14 warm weather records broken in 1 day in B.C., including one from 1922

A meadow in Pemberton, B.C., is pictured in an undated photo. (Shutterstock.com)

British Columbians across the province got an early taste of summer this week with sudden and short-lived record-breaking heat.

It was so warm in B.C. on Wednesday that 14 temperature records were set just that day, and the high in one area tied with the previous record.

A summary from Environment Canada showed some of those records dated back as far as the 1920s.

The hottest June 2 in Pemberton, prior to Wednesday, was in 1922, when the mercury climbed to 33.3 C. On June 2 of this year, the high reached 33.5.

While Pemberton's is among the records that fell this week, other areas saw even higher temperatures.

The Trail area set a record with a high of 36.5 C, beating out the old record of 33.3 which was set back in 1937.

In Kelowna, a high of 36.2 C was recorded, surpassing the previous 34.5 C reached in 2007. It was also 36 in Kamloops, according to the weather agency. The old record in that city was set 60 years ago, when thermometres registered a high of 35.6.

Osoyoos, too, saw highs above 36 – 36.2 to be exact. The previous record there was 35 C on June 2, 1970.

Here's the full list, sorted in descending order based on Wednesday's temperature:

  • Trail area: 36.5 C, beating the previous record of 33.3 set in 1937;
  • Kelowna area: 36.2, previous record of 34.5 set in 2007;
  • Osoyoos area: 36.2, previous record of 35 set in 1970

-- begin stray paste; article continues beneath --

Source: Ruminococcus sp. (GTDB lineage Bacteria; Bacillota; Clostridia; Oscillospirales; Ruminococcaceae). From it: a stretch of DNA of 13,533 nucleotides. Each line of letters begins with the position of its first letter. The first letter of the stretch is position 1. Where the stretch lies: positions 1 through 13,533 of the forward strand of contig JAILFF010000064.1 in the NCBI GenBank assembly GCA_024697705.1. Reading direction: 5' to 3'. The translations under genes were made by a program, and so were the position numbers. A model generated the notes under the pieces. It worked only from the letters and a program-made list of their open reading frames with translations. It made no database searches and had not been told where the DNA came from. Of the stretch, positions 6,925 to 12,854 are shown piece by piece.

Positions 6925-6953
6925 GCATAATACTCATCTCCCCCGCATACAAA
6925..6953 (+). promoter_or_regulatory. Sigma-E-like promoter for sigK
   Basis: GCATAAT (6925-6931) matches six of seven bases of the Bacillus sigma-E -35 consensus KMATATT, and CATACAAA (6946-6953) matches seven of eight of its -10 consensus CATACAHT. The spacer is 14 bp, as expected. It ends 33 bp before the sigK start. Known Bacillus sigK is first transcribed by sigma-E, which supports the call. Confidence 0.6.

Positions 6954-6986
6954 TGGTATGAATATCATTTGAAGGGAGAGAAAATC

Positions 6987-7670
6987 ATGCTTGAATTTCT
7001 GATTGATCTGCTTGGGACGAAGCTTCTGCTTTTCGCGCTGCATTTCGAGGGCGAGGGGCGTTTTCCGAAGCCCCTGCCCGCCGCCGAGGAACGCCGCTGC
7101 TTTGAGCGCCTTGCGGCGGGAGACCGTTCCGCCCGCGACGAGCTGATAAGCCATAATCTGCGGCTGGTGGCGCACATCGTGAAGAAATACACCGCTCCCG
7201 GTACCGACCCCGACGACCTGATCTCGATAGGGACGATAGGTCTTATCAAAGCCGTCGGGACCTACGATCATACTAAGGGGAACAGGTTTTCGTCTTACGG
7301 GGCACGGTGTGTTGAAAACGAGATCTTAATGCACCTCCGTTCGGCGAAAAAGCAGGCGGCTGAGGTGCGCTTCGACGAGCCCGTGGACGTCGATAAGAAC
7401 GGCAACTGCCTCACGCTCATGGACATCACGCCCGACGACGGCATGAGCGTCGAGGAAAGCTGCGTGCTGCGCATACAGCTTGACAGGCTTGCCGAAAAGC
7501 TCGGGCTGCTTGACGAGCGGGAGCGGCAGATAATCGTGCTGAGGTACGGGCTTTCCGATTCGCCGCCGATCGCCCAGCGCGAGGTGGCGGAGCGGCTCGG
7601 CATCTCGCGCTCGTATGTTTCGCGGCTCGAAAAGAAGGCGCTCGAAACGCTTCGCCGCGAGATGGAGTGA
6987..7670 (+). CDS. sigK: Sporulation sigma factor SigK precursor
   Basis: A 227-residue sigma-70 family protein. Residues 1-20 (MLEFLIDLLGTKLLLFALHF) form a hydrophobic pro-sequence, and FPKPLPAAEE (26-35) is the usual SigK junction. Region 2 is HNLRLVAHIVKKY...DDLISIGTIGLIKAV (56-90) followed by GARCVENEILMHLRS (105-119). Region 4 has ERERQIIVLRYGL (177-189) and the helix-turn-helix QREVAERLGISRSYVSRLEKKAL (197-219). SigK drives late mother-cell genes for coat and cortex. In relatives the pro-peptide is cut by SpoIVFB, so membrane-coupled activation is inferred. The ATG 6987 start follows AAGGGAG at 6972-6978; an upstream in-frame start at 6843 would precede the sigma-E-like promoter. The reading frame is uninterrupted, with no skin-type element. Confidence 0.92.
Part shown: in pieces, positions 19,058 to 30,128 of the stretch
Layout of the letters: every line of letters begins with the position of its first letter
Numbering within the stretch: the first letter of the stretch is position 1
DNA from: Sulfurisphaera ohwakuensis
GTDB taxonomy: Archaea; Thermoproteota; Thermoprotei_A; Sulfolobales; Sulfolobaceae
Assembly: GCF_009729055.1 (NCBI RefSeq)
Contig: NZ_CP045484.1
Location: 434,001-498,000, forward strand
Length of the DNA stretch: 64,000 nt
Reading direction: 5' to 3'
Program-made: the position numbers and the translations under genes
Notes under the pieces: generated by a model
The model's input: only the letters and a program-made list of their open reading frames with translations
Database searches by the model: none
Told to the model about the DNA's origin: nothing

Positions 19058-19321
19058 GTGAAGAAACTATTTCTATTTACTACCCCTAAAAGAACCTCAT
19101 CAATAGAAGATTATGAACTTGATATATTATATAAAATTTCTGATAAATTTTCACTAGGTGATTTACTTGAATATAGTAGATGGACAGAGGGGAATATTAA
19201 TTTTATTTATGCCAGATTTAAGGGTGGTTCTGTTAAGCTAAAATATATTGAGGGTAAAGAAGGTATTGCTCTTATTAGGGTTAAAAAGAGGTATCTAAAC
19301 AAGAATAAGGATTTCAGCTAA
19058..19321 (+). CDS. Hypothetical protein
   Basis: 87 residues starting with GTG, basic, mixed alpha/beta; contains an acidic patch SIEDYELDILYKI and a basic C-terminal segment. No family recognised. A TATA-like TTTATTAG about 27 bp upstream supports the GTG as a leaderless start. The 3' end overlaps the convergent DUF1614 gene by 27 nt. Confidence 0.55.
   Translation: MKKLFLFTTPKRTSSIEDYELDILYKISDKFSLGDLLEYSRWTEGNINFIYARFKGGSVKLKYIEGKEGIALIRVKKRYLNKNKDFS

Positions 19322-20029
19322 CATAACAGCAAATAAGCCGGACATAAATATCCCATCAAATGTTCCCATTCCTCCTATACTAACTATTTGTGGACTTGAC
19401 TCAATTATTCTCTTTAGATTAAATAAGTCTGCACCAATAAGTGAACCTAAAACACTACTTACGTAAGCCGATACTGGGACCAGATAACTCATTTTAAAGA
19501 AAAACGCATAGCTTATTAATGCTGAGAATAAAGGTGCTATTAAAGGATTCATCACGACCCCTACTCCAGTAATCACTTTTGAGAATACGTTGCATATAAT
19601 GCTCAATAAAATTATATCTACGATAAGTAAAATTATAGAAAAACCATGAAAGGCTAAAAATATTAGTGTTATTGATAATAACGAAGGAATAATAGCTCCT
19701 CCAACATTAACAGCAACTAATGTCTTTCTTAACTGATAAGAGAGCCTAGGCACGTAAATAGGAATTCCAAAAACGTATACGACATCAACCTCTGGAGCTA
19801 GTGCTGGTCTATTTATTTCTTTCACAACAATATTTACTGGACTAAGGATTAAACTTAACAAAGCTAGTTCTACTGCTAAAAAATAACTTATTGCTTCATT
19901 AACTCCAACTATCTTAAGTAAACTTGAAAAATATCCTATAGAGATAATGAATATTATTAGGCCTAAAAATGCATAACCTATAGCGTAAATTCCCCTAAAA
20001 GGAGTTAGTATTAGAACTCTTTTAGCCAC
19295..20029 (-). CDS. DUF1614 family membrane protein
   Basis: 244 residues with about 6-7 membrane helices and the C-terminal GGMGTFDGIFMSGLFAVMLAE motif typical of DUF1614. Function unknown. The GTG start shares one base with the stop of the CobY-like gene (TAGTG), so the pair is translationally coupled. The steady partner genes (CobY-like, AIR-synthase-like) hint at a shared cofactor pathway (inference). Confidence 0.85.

• Kamloops area: 36, previous record of 35.6 set in 1961;
  • Vernon area: 35.6, previous record of 34.4 set in 2007;
  • Penticton area: 35.3, previous record of 33.9 set in 1961;
  • Creston area: 34.8, previous record of 32.8 set in 1937;
  • Summerland area: 33.9, tied with record set in 1970;
  • Pemberton area: 33.5, previous record of 33.3 set in 1922;
  • Princeton area: 33.4, previous record of 33.3 set in 1970;
  • Cranbrook area: 32.6, previous record of 32.4 in 1986;
  • Nakusp area: 32.2, previous record of 31.2 set in 2007;
  • Golden area: 31.2, previous record of 31.1 in 1961;
  • Malahat area: 28.6, previous record of 27.2 set in 2009; and
  • Yoho National Park area: 27.1, previous record of 26.1 set in 1970.

Worth noting is the historical records vary based on Environment Canada weather stations. Some stations have kept records since the late 1800s, while others began as recently as in 1986.

The weather agency says the new records are preliminary, and the records in the report are "derived from a selection of historical stations in each geographic location that were active during the period of record."